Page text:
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Why Veggies Matter!


We’ve always been told to eat our veggies, but do we truly know why? How many servings do you think you should be getting per day? How many do YOU get per day? Despite being told to increase our intake, vegetable consumption has declined 7% in the past 5 years.

A large portion of that is solely driven by a decrease in vegetables included at the dinner meal. Rather than continuing to tell you what you’ve been told all along….”eat more veggies, eat a variety of colors, aim for at least 4 to 5 cups per day”…

I’m going to tell you why.

It all comes down to Phytonutrients.

Phytonutrients are plant-based micronutrients that play a key role in preventing cancer, brain disorders, and chronic diseases such as Type 2 Diabetes. They are powerful antioxidants that help combat free-radials in our body and reduce inflammation. This may be a foreign word to you but I’m sure you’ve heard of lycopene or beta-carotene. Both of these are Phytonutrients! Lycopene, found in tomatoes, is more bioavailable in cooked form (think marina sauce) and aids in heart health as well as the prevention of prostate cancer. Beta-carotene, found in carrots and other orange veggies, helps with vision and immune function.

Eat Veggies with Various Colors!

Eat Veggies with Various Colors!

According to nutritionist Ann Louise Gittleman, PhD, coauthor of The Fat Flush Plan , “If on a daily basis you incorporate at least seven different colors, you are much more likely to get a wide variety of these nutrients that are healing, that prevent degenerative disease, and that will go to work on every tissue, cell and organ of the body.”

Hippocrates was exactly right when he said, “let food be thy medicine and medicine be thy food.” What you put in your body provides your cells with what they need to fight off disease and provide long-term health in addition to making it much easier to achieve a nice waist-line.

Aside from providing Phytonutrients, there are other reasons to consume vegetables on a daily basis.

  • They’re full of fiber, which helps keep you feel more satisfied with meals and aids in prevention of colon cancer.
  • They’re very low in calories. Therefore, you can add them freely to meals to add volume without fear of over-consuming. Do be mindful of how you prepare your veggies though. Don’t batter and fry them or load them with cheese and sauce. Instead, try roasting, grilling, steaming, or lightly sautéing with a little coconut oil or grass-fed butter.
  • They’re full of water-soluble vitamins such as Vitamin C and B Vitamins. Unlike fat-soluble vitamins (A, D, E, K), which can be stored in your body, water-soluble vitamins need to be replenished daily. You body isn’t able to store them in significant amounts if you don’t frequently replenish your stores.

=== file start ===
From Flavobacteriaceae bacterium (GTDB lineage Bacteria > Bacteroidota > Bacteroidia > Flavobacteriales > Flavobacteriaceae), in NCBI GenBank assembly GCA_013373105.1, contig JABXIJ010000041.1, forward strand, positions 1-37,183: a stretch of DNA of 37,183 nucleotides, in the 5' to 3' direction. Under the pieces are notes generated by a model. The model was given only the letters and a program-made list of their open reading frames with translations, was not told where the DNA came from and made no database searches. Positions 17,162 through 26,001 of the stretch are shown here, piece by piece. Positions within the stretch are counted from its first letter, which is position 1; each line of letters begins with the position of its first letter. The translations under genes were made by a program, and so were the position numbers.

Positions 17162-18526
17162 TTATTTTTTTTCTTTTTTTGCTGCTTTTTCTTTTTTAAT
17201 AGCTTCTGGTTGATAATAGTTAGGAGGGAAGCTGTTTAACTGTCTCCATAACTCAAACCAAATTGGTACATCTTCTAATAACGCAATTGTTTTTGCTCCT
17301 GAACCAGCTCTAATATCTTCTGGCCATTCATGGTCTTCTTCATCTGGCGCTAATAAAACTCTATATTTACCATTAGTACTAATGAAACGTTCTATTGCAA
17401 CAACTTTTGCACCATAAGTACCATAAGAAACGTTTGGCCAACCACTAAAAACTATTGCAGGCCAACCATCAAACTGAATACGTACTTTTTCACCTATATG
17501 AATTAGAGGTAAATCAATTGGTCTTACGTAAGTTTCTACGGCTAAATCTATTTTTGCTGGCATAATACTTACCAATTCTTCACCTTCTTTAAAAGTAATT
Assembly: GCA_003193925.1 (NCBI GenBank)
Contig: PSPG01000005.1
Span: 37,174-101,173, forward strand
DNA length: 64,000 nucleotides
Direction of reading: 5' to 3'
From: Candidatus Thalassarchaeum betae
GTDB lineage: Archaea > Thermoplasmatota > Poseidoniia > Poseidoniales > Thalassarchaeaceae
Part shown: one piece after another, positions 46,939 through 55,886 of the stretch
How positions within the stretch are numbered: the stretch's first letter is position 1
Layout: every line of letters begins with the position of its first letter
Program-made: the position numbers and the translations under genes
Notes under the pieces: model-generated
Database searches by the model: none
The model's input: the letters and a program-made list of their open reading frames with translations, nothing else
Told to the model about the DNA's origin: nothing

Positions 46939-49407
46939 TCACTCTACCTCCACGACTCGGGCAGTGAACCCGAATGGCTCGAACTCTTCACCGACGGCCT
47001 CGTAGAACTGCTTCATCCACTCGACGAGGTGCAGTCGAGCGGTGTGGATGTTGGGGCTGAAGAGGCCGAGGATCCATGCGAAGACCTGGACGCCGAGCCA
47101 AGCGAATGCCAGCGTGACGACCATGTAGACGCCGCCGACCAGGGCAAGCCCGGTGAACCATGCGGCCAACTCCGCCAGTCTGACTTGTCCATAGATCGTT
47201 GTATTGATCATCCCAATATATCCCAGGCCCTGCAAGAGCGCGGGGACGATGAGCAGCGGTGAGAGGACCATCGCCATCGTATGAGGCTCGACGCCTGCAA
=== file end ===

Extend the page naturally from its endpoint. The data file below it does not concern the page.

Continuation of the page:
If you don’t like veggies, don’t worry! Try incorporating them in creative ways.

Here are some ideas:


  • Shred zucchini and/or carrots and bake them into whole-grain breads.
  • Finely chop kale or spinach and blend them into burgers, meatloaf, or meatballs.
  • Puree butternut squash and add it to macaroni and cheese. The orange-hue will blend right in.
  • Add a handful of spinach or other green to a fruit smoothie or protein shake.
  • Puree steamed beets and add them to brownies or chocolate cake for a natural “red-velvet treat.”
  • Use spaghetti squash in place of regular noodles and top with meatballs and marinara sauce.


If you avoid fresh produce because it sits in your refrigerator and goes bad before you get to, purchase frozen vegetables. They still contain just as many essential nutrients and will wait for you until you’re ready to eat them.

Don’t be afraid to try new things.

One thing I like to do at the grocery store is go home with a vegetable that I’ve never tried before. When I get home, I find a recipe using that veggie and prepare it. It forces me outside of my comfort zone and exposes my body to a variety of nutrients.  I challenge you to do the same! The worst thing that could happen is that you don’t like it.

Be adventurous! It’s for your health!



1. https://umm.edu/health/medical/altmed/supplement/betacarotene

2. http://www.pbhfoundation.org/pdfs/about/res/pbh_res/State_of_the_Plate_2015_WEB_Bookmarked.pdf

3. https://experiencelife.com/article/phyto-power/

4. http://whfoods.org/genpage.php?tname=dailytip&dbid=127


About Danielle Sikorski

Danielle is a Registered Dietitian Nutritionist and Personal Trainer residing in Anchorage, Alaska. She received her B.S. in Nutrition, Dietetics and Foods Science from California State University at Northridge. As an athlete, Danielle was initially drawn to Nutrition because she desired to learn how to best fuel her body for optimal performance. However, after becoming a Dietitian, her focus has broadened. After a Lyme and autoimmune disease diagnosis, she has learned the role that food can play in healing the body. She now works with clients with a variety of goals ranging from sports performance, Food Intolerance, Autoimmue, to Weight loss. ******In her spare time she loves running to clear her mind and also enjoys cooking with her husband. ---------------EDUCATION & CERTIFICATIONS: • B.S. in Nutrition, Dietetics, and Food Science • Internship at University Medical Center in Las Vegas, NV specializing in Medical Nutrition Therapy in the ICU, Pediatric ICU, Cancer Center, Cardiovascular Disease and Diabetes Education • Internship at W.I.C. specializing in pre and post-natal Nutrition • RD, RDN by the Academy of Nutrition and Dietetics